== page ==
MONTREAL — Consumer inflation in Canada was unchanged in September from August, with prices rising 1.2 percent for a second straight month, Statistics Canada said Friday.
Higher energy prices, notably for gasoline and electricity, led the advance in the agency's consumer price index (CPI) for September.
The gains were offset by lower year-over-year price increases for passenger vehicles and food purchased from stores.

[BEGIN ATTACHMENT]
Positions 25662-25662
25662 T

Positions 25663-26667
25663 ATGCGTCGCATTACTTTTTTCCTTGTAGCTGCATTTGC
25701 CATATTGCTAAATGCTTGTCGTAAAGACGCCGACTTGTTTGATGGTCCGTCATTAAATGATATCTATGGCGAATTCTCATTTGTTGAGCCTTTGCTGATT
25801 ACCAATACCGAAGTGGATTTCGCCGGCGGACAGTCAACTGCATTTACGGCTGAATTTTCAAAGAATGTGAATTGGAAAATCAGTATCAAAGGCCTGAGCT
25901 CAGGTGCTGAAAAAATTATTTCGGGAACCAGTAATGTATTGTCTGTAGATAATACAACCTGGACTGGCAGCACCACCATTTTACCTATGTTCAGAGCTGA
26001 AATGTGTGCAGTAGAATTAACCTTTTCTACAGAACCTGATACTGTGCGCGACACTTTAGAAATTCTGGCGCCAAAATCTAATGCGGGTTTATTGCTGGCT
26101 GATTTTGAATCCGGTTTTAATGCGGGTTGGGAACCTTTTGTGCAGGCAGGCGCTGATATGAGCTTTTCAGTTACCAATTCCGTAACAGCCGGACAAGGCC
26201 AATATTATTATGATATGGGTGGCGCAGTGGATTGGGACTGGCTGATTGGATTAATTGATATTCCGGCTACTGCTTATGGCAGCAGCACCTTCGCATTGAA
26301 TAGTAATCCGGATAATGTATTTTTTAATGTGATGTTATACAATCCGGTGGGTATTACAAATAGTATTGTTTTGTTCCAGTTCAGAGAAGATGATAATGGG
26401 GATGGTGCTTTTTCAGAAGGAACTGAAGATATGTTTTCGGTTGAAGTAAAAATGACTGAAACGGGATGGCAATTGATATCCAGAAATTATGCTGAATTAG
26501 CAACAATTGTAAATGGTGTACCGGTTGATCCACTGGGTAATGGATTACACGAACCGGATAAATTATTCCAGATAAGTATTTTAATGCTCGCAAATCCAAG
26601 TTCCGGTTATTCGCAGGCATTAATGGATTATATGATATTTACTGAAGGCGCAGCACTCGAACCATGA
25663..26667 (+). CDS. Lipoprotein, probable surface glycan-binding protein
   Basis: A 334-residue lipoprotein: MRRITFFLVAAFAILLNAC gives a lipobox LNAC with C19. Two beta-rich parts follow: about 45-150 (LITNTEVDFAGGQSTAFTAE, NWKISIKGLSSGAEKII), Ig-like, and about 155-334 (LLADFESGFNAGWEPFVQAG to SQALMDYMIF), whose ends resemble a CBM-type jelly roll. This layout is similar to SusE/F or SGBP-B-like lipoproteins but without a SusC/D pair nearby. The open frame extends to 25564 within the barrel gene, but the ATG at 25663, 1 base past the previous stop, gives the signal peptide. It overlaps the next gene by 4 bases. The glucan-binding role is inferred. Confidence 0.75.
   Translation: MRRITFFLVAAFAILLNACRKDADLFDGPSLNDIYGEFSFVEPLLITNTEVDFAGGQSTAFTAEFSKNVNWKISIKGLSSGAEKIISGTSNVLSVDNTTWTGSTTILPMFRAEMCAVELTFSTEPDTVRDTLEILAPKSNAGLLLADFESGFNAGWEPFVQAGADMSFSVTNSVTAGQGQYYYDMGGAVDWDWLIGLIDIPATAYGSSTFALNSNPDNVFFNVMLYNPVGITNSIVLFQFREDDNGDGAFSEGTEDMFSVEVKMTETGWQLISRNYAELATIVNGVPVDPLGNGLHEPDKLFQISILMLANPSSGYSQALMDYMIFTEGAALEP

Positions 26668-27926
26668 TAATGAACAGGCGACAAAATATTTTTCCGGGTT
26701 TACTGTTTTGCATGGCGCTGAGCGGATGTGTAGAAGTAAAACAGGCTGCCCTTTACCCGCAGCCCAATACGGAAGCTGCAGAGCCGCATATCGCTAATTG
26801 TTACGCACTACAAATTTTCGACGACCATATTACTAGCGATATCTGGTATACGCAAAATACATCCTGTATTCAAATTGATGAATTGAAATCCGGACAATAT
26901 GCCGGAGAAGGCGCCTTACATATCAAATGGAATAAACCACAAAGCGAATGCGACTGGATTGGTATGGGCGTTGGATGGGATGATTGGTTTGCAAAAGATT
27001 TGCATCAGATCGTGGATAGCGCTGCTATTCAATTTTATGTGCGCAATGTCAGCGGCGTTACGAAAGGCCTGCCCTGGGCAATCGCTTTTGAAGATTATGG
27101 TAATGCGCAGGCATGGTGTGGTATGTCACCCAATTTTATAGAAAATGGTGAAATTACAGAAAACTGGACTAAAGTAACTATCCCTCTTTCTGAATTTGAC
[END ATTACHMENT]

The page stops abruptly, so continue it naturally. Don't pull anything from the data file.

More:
Analysts had expected the CPI to rise 1.3 percent last month.
Consumer prices rose in every major component of the index, except for clothing and footwear.
Excluding energy prices, the CPI rose 0.9 percent from September 2011, after a 1.4 percent increase in August.
The Bank of Canada's core index rose 1.3 percent in September from a year ago, well below the central bank's 2.0 percent inflation target.
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